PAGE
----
Hooray, Hooray it’s the month of May, outdoor gardening comes to stay! I think we are past the potential for a hard freeze in the Pacific Northwest so the greenhouse door is open. The residents are getting used to cold nights and warm days before they make their potted progression to their summer spots.
The hostas have poked their noses out and are in the process of unfurling their gorgeous green leaves. Somewhere along the line I discovered the beauty in these plants that are so similar but each one is so different when you look closely. Little ones, enormous ones, yellow striped and blue-green striped, and as long as I put slug bait out they just get more beautiful by the day. I used to love a huge variety of brightly colored annuals, but over the last few years I have discovered the subtle pleasure of the same genus in a wide variety.
I am a collector I think, I have a collection of Hostas, aka Plaintain Lily; and a collection of Heuchera, aka coral bells. They come in an unbelievably diverse range of colors and sizes.
I buy Sluggo slug bait by the wagon load. Its non-toxic to pets and birds and that is so important. I thoroughly enjoy strolling in the gardens at night in high summer with a flashlight and saltshaker taking revenge on slugs. If you salt those nasty buggers they melt like the witch in the Wizard of Oz. Take a pair of slug tongs and drop them in a can, you don’t want to salt the foliage of your favorite plant. I’m already putting slug bait out because if I don’t my lilies will be lily nubbins in no time.
The end of winter weeding is mostly done, a big patch of vegetable garden still waits for attention, but the main gardens and beds have been de-weeded. I noticed yesterday that outside the gate in the two front beds where my roses live I am going to need to go back and rip up more dandelions, endless….
I love May in my Rabbit Garden. The bunnies are back in place now that the hard freezes are past. I always put away the garden ornaments in the winter in the studio storage room, I do it so they won’t get water in them and then freeze and have pieces spall and split off. Love that word, its an engineer’s word. Spall, meaning to break off and fall, perfect no?
I have so many bunnies hiding in that garden that it takes the massive foliage of summer to give them hiding places. I want them to peek out and surprise, not look like Granny Clampett has been in the Wal Mart garden shop again. I’ve been working on beautiful garden hangers from some wonderful old salt shakers from the 20’s and 30’s. They look gorgeous in the garden and can be purchased for $18 each.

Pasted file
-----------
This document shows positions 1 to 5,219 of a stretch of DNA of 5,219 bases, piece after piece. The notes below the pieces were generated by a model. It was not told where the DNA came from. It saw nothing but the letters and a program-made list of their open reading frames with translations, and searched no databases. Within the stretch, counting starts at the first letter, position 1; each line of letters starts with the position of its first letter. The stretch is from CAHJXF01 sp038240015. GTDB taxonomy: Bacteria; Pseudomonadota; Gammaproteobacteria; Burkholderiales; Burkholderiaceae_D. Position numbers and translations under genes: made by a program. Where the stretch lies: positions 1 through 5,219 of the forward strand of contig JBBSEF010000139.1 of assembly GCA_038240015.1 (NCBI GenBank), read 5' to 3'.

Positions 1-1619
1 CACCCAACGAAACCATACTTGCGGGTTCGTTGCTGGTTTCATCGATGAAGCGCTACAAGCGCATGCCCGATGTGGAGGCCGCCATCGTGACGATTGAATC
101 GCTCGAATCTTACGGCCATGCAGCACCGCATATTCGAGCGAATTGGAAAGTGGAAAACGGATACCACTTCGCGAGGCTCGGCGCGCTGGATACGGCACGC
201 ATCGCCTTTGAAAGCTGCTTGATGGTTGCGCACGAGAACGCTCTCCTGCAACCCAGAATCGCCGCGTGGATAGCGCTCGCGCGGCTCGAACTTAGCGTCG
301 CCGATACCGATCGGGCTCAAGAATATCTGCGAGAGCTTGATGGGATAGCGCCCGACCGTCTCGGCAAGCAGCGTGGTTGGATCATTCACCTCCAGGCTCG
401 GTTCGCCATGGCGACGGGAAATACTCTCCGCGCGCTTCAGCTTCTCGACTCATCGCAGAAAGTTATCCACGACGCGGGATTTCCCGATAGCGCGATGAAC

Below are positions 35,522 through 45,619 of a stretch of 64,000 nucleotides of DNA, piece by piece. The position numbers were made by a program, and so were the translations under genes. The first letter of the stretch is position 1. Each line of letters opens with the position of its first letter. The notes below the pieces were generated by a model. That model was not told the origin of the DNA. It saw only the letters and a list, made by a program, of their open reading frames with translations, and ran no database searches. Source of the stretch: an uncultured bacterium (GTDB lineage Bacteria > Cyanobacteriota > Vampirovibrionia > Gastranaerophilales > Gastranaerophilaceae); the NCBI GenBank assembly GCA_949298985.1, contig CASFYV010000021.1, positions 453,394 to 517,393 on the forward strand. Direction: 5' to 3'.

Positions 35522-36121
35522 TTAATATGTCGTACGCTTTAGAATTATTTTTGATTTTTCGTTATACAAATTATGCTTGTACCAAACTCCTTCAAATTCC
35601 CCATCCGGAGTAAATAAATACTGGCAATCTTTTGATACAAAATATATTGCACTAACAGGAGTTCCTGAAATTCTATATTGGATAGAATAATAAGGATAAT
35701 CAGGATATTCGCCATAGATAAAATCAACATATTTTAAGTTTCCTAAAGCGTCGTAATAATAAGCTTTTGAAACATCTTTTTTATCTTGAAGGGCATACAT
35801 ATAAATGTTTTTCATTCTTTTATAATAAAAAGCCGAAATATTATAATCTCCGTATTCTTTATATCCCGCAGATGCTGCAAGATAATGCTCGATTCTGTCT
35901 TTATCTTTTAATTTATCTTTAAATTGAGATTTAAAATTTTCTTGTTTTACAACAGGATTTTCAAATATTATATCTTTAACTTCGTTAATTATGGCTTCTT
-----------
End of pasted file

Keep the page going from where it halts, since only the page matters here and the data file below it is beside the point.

The hydrangeas are covered with little green leaves and so is the kudzu of the northwest, aka kiwi vines. I’m still getting my mojo up to give the kiwi’s a haircut before they take over the world. The blackberries need a trim and the grapevine will too if we want great berries and grapes this year.
My poor pond! Its clear but covered with green nasty slimy mossy weed. Sigh, time to empty it and scrub it down. That’s an evil job and I’m stalling as long as I can before I tackle it. I’m sure Misha will attempt to help, he was born this past November so any of the yard work is just fun, fun, fun for him.
Last weekend Terry and I visited Edmonds to see Manya Vee Selects shop, it was so cool and I got a great hat and a wonderful ferry ride out of it too. I also discovered an adorabale shop called Bountiful Home that made me want to empty my southwestern house and start over with shabby chic. Adorable! House stuff and a sweet plant nursery in one, I do want to go back and pick up some of their old wire baskets and containers next month, they’ll look fab in the pergola out front.
The wicker furniture has all migrated to the front and the cushions will come out soon. The pergola is our outdoor room in the summer and we live out there in the middle of the gardens. I am planning an open studio art sale and show in late June and in July and really looking forward to having visitors come and enjoy my perfect little world.